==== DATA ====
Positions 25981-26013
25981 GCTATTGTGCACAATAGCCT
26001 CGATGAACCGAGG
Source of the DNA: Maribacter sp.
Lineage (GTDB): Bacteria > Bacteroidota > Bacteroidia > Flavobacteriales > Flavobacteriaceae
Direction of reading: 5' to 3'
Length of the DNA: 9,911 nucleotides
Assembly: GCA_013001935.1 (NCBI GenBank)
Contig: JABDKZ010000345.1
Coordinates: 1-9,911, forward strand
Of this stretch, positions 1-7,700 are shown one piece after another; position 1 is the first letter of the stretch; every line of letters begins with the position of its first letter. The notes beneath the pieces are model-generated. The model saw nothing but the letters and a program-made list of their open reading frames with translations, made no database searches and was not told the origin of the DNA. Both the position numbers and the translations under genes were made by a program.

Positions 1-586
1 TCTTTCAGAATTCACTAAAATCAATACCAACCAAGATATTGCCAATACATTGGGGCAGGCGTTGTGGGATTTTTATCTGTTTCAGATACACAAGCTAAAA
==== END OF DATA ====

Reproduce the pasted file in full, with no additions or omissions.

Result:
Positions 25981-26013
25981 GCTATTGTGCACAATAGCCT
26001 CGATGAACCGAGG
Source of the DNA: Maribacter sp.
Lineage (GTDB): Bacteria > Bacteroidota > Bacteroidia > Flavobacteriales > Flavobacteriaceae
Direction of reading: 5' to 3'
Length of the DNA: 9,911 nucleotides
Assembly: GCA_013001935.1 (NCBI GenBank)
Contig: JABDKZ010000345.1
Coordinates: 1-9,911, forward strand
Of this stretch, positions 1-7,700 are shown one piece after another; position 1 is the first letter of the stretch; every line of letters begins with the position of its first letter. The notes beneath the pieces are model-generated. The model saw nothing but the letters and a program-made list of their open reading frames with translations, made no database searches and was not told the origin of the DNA. Both the position numbers and the translations under genes were made by a program.

Positions 1-586
1 TCTTTCAGAATTCACTAAAATCAATACCAACCAAGATATTGCCAATACATTGGGGCAGGCGTTGTGGGATTTTTATCTGTTTCAGATACACAAGCTAAAA